New-home construction took a bigger-than-expected tumble in September, putting the nation on track to build the fewest homes this year in more than six decades.
That's according to the latest report by the U.S. Department of Commerce. Construction of new homes and apartments across the United States dropped by 6.3 percent last month, a bigger decline than the expected 1.6 percent decrease.
This pushed total production to a seasonally adjusted annual rate of 817,000 units, the slowest pace since January 1991 when the country was in a recession and going through a similar housing correction.
In the West, construction slipped by 16.8 percent, with single-family building hitting a record low.
New-home construction across the Valley also fell last month, according to housing analyst R.L. Brown. His September statistics for the Valley will be released next week.
"We're all in the same bag, and while we expect to see improvement in Phoenix at a more rapid pace than other parts of the country because of the fact that we still do have positive population growth, there are going to be some rough months ahead as there are for the rest of the nation," he said. "New-home (sales) were actually up for September, but (construction) permits were indeed down. That suggests they're still working through inventory."
Applications for building permits, considered a good sign for future activity, also fell sharply nationally in September, dropping by 8.3 percent to an annual rate of 786,000 units, the weakest level since November 1981.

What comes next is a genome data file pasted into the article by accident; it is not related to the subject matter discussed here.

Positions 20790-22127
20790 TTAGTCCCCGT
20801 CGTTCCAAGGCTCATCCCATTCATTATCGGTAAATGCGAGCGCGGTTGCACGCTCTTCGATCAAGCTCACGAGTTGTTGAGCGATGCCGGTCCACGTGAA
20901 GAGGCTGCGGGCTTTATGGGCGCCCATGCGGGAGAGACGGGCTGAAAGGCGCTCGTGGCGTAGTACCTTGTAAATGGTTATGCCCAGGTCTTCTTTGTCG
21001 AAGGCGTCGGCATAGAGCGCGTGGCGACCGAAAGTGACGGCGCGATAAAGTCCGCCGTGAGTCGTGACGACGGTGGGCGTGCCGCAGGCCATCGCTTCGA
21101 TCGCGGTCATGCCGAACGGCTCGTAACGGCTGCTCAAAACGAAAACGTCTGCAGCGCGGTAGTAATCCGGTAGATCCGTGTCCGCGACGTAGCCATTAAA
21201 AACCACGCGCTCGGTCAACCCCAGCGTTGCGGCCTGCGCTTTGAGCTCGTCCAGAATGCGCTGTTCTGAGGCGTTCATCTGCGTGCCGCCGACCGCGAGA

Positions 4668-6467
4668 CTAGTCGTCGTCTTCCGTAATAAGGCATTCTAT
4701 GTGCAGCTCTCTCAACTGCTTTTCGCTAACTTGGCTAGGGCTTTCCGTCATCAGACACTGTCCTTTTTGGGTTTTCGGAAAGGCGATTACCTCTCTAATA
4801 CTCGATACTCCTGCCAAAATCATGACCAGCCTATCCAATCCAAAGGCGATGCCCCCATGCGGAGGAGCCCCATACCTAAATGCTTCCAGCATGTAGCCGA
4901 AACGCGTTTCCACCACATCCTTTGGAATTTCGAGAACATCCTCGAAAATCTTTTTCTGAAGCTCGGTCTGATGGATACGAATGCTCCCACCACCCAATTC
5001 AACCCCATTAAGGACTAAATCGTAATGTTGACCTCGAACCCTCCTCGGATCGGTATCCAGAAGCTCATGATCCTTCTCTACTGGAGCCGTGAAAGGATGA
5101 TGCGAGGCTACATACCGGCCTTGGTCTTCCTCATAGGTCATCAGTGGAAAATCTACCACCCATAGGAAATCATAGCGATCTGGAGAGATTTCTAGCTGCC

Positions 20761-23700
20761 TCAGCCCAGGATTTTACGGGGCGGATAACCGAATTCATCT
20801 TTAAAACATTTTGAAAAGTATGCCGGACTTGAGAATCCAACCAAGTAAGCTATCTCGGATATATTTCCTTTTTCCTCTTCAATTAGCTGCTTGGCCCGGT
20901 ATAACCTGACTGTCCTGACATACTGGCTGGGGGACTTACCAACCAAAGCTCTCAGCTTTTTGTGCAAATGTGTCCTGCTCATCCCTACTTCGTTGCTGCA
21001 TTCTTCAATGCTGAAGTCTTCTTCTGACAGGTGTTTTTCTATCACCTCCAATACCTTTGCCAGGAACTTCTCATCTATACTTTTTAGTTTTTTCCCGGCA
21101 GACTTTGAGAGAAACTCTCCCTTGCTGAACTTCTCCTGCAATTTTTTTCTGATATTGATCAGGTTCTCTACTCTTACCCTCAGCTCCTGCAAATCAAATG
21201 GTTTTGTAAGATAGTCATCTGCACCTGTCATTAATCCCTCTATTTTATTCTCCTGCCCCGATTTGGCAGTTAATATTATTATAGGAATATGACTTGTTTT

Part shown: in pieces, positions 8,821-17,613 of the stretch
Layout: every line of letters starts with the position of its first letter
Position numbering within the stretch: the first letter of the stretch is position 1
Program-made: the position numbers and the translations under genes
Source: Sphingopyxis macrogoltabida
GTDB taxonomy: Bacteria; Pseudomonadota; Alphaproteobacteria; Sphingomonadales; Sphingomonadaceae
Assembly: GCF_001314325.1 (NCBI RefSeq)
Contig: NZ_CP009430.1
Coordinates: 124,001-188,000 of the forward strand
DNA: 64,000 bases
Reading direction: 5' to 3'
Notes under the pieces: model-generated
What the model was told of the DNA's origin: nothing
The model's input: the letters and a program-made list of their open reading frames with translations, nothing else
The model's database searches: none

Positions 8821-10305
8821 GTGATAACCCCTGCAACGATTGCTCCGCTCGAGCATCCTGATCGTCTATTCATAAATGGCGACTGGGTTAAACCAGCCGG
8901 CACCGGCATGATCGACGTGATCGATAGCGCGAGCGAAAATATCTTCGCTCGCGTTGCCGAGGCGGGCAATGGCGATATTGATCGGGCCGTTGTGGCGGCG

Standard Pacific Homes, among the Valley's largest homebuilders, has slowed its new-home construction, and has just a small inventory of homes for sale, said Cathy French, vice president of sales and marketing.
"We're hearing title companies are busy with foreclosures (selling) and anything that (sells) takes inventory off the market, so that's good," she said. "We have averaged for the year with our (sales) ... approximately three sales per community, so not too bad. I don't think it's as bad as people make it out to be."
New-home sales have remained steady since the start of the year, suggesting the new-home market has hit a bottom, Brown said.
"I didn't look at (the drop in new construction) as being a particularly negative thing as long as the (sales) were up because we have to get rid of the inventory," he said. "We have to get rid of the (existing home) inventory and we have to get rid of the remaining new-home inventory before we can expect (construction) to change."
Buyers are benefiting from the current market because it's "distressed merchandise pricing" for both new and existing homes, Brown said.
"Because of the high values in both new and resale homes, (buyers) have a wider range of choice, whereas before they might have been relegated to older homes and perhaps in neighborhoods that were not as well maintained and what have you," he said. "But today they have the advantage of bargain-sale time, blue light specials."
New-home construction is likely to remain depressed beyond the end of the year because there's still a lot of inventory to move, Brown said.